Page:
A Student with Schizophrenia

I returned to college after a six-month hiatus when I suffered a psychotic break from my symptoms emerging. The psychosis wasn’t as strong as it is now, but I cried and cried wondering what is wrong with me. I did not realize that depression goes hand-in-hand with psychosis and schizophrenia. I went back to college too early but I was determined to finish my degree. My symptoms were different and less catatonic than they are now. I found friends and looking back, I’m surprised that I did considering most of the time I slept throughout much of my time at college. If I didn’t have to shower, I slept. If I didn’t have to attend class, I slept. If I didn’t have to eat, I slept. Depression naps, really: I never knew these things had labels to them in behaviorial health.

I still managed to score good grades and entered a honors program in Washington DC. Throughout I thought people were following me. I would find a seat in a particular place in a room so I can see everything. I have no idea if my behavior was picked up by others, but once or twice I would scream “stop following me!” at random bus passengers or classmates in large lecture halls. Their reactions were bewildering: they’d laugh or they’d yell “so what?” as if they really were following me. I chalk it up to the college environment. I did my best to follow-through challenges. I took aikido, I painted, and I took hikes, listening to the voices in my head throughout and having a conversation with them. The trees would have wires and I would talk to them. I’d scream and moths would emerge from their resting places. I spoke insanity to the woods that surrounded my college. I rested on a cliff wondering why I felt followed, why me? Everything felt like a obstacle course made for me. I would smoke quietly near a bush away from people and cry. I didn’t understand the hold that paranoid schizophrenia had on me.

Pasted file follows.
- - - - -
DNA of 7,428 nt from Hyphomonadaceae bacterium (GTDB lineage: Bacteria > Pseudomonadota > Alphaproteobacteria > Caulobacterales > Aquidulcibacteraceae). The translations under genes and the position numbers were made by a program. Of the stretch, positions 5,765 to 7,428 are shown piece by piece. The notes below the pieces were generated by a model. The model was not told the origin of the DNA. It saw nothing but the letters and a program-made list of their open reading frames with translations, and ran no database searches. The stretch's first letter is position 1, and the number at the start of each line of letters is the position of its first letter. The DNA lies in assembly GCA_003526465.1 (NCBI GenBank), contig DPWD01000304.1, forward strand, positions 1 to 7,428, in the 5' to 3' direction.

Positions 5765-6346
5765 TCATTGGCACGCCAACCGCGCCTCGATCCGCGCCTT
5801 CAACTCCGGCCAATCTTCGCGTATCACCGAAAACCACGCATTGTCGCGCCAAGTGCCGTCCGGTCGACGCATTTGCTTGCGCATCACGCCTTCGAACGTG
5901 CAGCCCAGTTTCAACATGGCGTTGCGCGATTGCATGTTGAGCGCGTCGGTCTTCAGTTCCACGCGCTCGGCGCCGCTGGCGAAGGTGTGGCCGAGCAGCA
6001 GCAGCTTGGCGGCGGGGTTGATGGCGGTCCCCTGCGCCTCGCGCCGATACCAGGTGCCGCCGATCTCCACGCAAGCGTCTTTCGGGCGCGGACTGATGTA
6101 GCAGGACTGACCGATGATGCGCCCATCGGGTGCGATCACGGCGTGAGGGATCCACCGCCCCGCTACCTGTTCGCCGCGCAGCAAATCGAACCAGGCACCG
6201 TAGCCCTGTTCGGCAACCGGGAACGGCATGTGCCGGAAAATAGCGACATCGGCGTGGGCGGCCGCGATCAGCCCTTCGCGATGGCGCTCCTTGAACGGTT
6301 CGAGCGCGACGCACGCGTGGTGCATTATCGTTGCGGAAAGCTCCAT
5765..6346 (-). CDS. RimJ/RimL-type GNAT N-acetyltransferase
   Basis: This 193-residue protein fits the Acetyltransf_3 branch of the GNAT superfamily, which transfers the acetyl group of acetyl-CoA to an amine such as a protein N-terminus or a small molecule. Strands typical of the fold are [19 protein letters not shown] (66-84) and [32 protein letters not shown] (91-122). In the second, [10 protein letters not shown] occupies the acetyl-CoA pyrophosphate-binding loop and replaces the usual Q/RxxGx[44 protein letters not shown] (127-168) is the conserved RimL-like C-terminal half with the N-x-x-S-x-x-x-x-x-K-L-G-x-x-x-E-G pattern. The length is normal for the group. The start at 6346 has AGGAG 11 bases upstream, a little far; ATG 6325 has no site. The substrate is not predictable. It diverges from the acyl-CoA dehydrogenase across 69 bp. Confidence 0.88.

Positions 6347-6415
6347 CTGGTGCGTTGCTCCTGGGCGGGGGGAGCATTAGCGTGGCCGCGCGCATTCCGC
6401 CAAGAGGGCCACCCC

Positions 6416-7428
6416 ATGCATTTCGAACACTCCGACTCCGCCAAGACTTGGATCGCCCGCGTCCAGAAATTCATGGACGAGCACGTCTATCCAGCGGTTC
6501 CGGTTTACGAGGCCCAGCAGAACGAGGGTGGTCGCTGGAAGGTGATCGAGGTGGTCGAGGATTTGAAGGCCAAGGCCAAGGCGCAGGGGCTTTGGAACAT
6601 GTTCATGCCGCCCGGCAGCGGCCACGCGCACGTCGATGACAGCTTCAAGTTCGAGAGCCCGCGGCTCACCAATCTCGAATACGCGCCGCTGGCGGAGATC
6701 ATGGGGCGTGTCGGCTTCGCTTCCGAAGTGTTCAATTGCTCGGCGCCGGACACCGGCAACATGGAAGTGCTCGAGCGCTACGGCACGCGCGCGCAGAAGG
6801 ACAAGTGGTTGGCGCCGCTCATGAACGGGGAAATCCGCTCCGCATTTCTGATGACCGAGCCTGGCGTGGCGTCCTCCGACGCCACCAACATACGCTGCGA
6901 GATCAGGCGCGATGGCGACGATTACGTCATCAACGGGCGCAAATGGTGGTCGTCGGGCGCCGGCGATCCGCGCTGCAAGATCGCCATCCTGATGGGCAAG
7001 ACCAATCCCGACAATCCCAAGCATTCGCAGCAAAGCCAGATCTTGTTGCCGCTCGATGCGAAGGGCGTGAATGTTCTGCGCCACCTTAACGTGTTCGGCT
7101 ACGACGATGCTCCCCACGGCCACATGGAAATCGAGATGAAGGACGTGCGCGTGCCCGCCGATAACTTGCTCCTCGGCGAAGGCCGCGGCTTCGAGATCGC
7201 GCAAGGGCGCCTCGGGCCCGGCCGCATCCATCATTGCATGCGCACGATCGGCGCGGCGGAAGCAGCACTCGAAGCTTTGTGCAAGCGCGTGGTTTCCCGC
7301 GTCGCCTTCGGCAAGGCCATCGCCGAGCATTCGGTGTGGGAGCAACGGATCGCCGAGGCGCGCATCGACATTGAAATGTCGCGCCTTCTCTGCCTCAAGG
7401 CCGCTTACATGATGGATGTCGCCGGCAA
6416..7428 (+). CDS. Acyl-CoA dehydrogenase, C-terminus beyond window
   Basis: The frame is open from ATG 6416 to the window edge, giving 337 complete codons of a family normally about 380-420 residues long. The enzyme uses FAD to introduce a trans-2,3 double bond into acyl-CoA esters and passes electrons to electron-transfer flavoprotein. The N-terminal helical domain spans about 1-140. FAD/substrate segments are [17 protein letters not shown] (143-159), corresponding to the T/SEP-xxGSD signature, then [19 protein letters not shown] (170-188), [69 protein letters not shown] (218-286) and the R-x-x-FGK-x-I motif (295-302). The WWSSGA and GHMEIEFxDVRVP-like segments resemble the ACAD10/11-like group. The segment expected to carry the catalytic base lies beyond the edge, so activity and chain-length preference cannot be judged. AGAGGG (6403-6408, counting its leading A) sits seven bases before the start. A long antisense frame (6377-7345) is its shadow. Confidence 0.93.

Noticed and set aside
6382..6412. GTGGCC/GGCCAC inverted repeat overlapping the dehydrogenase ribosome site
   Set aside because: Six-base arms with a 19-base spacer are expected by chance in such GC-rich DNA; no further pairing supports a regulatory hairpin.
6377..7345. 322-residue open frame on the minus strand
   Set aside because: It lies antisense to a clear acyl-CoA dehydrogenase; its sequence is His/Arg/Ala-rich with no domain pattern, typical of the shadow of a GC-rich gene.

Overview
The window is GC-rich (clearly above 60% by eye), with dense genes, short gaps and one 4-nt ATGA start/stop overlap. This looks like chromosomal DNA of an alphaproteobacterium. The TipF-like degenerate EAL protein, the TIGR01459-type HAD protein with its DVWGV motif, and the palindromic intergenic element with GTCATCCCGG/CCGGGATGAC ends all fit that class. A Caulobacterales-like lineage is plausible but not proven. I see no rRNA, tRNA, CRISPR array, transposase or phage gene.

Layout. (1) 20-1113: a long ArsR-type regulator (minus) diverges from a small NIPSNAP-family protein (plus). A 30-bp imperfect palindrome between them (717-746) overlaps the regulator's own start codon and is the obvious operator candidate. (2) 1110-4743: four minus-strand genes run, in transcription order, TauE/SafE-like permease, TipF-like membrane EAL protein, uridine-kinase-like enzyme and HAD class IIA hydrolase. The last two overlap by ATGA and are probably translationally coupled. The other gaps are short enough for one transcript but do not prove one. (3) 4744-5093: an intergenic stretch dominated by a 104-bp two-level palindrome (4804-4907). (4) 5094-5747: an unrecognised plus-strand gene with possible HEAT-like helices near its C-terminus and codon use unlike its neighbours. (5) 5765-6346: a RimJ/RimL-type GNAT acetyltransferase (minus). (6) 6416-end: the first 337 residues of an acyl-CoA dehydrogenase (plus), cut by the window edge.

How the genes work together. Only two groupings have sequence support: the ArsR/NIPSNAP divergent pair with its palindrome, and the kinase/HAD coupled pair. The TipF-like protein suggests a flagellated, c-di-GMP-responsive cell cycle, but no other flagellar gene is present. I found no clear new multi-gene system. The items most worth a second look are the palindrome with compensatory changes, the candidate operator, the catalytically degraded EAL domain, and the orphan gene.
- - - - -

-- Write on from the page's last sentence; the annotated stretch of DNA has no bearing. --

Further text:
In class, I would sit quietly, for some reason the voice would subside and felt less anxious as the instructor lectured. I think my hyperviligance attributed to my good grades because I was paying attention to every detail, whether it was the lecture or students or door entrances. I’m glad I made college friends throughout all this and remain friends since, albeit long distant.

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